Depending on the length and depth of this crisis, it is possible that the Coronavirus could present a major overhang on manufacturing, to the point where the launch of the PS5 and Xbox Series X might not only be compromised in terms of available supply, but the timing of the launch itself. Currently slated for Q4 2020, IDG believes that the likelihood of a launch delay for one or both platforms is remote, but could increase if the current manufacturing slowdown has not been resolved by summer. In that scenario, it might not make sense for platforms to launch in a severely supply-constricted environment.
Games Could Launch with Less Content
The supply chain effects go beyond hardware, as many publishers also outsource certain game development tasks such as art assets, additional in-game features, and multiplayer maps, to companies in China and other affected regions. Due to the strict quarantine in China, many developers have not been able to produce content recently. If these outsourcers are unable to complete these assignments, some games will be released with less content than anticipated. Other studios around the world who were not prepared to transition to remote work, will also be negatively impacted. In this scenario, it is possible that some games will either be delayed, released in leaner states, or crunch-time could be amplified for the core development teams.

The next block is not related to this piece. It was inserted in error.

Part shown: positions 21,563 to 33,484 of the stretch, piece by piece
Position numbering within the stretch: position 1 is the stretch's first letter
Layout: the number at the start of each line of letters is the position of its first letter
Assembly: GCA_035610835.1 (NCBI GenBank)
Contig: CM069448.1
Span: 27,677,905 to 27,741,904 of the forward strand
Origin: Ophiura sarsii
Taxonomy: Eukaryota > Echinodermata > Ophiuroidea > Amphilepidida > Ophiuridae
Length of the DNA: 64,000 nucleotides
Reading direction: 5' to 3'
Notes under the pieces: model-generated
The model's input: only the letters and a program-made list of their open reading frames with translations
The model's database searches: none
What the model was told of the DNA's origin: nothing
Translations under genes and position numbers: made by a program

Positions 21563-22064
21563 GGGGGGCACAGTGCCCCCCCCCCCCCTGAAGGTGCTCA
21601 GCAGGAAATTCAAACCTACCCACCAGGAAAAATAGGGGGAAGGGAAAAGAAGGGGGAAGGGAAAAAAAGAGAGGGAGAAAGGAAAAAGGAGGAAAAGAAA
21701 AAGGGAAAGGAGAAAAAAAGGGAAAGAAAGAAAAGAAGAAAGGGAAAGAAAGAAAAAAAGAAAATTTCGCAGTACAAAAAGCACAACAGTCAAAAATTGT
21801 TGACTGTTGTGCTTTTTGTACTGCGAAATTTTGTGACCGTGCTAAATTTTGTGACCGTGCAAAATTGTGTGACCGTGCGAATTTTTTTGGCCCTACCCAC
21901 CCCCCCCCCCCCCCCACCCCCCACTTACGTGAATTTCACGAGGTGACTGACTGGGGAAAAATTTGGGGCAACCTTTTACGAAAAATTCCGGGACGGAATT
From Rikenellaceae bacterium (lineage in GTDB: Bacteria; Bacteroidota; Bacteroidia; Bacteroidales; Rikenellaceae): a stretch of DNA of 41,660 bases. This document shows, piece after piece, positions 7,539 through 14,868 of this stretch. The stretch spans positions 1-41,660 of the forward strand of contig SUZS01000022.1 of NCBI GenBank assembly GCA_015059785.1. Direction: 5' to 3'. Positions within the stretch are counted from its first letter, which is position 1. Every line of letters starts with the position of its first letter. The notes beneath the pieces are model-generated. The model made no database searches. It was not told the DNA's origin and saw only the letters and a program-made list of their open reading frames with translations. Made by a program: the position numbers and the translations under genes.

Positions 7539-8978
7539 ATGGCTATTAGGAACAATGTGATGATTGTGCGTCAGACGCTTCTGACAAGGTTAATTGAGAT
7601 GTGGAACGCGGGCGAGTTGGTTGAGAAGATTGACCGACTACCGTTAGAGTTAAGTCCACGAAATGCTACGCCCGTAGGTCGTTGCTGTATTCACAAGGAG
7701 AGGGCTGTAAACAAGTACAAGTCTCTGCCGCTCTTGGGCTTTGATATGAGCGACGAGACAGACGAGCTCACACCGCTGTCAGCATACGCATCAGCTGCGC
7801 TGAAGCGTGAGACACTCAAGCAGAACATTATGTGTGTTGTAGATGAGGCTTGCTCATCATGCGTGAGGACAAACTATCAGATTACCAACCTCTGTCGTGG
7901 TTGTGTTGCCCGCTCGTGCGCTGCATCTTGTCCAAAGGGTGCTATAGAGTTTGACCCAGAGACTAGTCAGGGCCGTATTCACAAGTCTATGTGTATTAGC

Digital Share Shifts Could Accelerate
Currently, IDG channel checks indicate that retail game activity is brisk, perhaps tied in part to a “hoarder mentality” in buying a console or their favorite titles ahead of a lockdown. But long-term, COVID-19 could accelerate digital share shifts. Long months of sheltering in place may evangelize many gamers who would never consider digital, to give it a try. Retail will remain relevant going forward, but digital share could uptick more due to Coronavirus. And if there is a prolonged quarantine situation in retail-heavy areas, this could disproportionately hurt retailers who will also need new working capital to get back up and running, if and when that time comes.